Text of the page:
Medium dog breeds that make perfect pets

Want to give a dog it's forever home? Our guide to medium dog breeds might just come in handy.

medium dog breeds: border collie
(Image credit: Getty)

Proof that the middle ground is often the best place to be, these medium dog breeds make great pets.

Bigger than a lap dog, but not so large that you need a huge home to make space for them, these medium dog breeds are likely to tick all your boxes. They tend to live longer than larger dog breeds too, meaning more years with your precious pet. 

Although they might all be similar in size, their needs, temperament and trainability vary wildly from breed to breed - so do your research first to check your new furry friend will fit with your lifestyle and home. 

As with all pedigree pooches, some of these medium dog breeds do have associated health conditions, so seek expert advice before buying a new puppy. It almost goes without saying, but ensure you’re using a reputable breeder too. If you’re adopting a dog, the animal shelter or charity should be able to provide you with their medical history. 

Beagle

beagle

(Image credit: Getty)
  • Life expectancy: 12-15 years
  • How much exercise do they need? 1 hour per day
  • Coat length: Short 

Beagles love to be around people, making them the perfect choice for active households. They’re really adaptable too, and can live in cities or the countryside as long as they’re getting enough exercise.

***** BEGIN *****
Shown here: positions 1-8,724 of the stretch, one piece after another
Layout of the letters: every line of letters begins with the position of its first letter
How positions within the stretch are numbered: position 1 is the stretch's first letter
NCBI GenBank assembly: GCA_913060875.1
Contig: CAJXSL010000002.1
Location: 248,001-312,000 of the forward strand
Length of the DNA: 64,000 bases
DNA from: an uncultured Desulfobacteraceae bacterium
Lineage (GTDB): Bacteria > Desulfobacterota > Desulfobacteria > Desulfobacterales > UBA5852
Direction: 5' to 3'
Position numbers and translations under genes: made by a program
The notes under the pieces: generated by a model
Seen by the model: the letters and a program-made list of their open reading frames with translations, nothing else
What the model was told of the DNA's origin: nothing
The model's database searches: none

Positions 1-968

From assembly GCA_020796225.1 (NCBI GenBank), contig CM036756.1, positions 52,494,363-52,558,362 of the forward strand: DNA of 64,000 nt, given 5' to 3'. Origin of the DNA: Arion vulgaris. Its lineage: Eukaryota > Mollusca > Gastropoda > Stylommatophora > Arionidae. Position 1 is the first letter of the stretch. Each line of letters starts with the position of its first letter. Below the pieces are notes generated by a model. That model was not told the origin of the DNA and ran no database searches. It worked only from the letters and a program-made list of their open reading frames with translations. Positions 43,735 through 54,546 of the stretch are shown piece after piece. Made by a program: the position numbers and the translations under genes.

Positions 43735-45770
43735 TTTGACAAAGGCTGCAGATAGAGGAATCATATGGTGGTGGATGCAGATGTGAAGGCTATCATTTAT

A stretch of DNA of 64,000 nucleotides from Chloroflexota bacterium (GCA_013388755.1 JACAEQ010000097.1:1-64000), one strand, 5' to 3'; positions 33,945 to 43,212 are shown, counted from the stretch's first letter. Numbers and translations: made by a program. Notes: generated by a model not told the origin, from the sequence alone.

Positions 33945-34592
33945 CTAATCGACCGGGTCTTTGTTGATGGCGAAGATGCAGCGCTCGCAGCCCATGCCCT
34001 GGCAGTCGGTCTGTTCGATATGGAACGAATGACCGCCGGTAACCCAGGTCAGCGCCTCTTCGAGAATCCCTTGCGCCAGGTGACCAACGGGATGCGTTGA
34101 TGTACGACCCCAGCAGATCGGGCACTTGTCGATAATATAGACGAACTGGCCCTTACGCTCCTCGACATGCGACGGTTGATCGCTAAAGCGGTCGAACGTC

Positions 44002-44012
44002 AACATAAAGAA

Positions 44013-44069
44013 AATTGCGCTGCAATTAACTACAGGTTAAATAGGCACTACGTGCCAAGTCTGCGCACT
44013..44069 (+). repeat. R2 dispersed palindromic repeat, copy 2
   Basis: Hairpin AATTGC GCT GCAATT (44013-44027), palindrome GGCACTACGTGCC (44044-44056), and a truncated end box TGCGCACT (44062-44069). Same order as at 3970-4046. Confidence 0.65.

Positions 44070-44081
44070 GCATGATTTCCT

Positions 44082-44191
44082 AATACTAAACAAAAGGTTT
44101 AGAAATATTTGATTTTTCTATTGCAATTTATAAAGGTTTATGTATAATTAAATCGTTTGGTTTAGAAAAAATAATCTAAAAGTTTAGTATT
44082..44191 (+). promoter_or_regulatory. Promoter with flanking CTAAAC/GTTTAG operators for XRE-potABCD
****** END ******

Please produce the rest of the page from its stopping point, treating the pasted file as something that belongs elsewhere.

Cocker Spaniel

cocker spaniel

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  • Life expectancy: 10-14 years
  • How much exercise do they need? 1 hour per day
  • Coat length: Medium

A lively and loveable breed that make much-adored family pets, Cocker Spaniels do well with plenty of exercise and attention. They’re clever dogs and are keen to learn, which makes training that bit easier. 

Whippet

whippet

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  • Life expectancy: 12-15 years
  • How much exercise do they need? 1 hour per day
  • Coat length: Short 

A smaller version of a Greyhound, Whippet’s also require a good amount of exercise before happily enjoying long nap times. They’re fast, agile and good at digging, so a fenced-in garden is a must. 

Basenji 

basenji

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  • Life expectancy: 10-12 years
  • How much exercise do they need? 1 hour per day
  • Coat length: Short 

Originally bred for hunting, Basenji’s are loyal dogs that need plenty of exercise and stimulation to keep them happy. Unlike other breeds, they don’t bark - instead omitting a yodelling sound when they want something.  

Staffordshire Bull Terrier

staffordshire bull terrier

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  • Life expectancy: 12-14 years
  • How much exercise do they need? 1 hour per day
  • Coat length: Short

Solid and stocky, Staffordshire Bull Terrier’s tough exterior has gained them an unfair reputation, but on the most part they're loveable, cuddly dogs that are eager to please. Just make sure they get plenty of exercise and company to keep them out of trouble - they’re known furniture nibblers. 

Basset Hound

basset hound

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  • Life expectancy: 12 years
  • How much exercise do they need? 1 hour per day
  • Coat length: Short 

Gentle yet social, Basset Hounds thrive on contact, so are well suited to a busy home where there is always someone around. Their kind nature means they get on well with children. 

Chow Chow

chow chow

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  • Life expectancy: 9-15 years
  • How much exercise do they need? 1 hour per day
  • Coat length: Medium

Easy to spot thanks to their mane-like fur, Chow Chow’s are loyal and loving dogs. They can be stubborn though, which makes training a little trickier. There are potential health problems with the breed, so seek advice from The Kennel Club before adopting or taking on a puppy.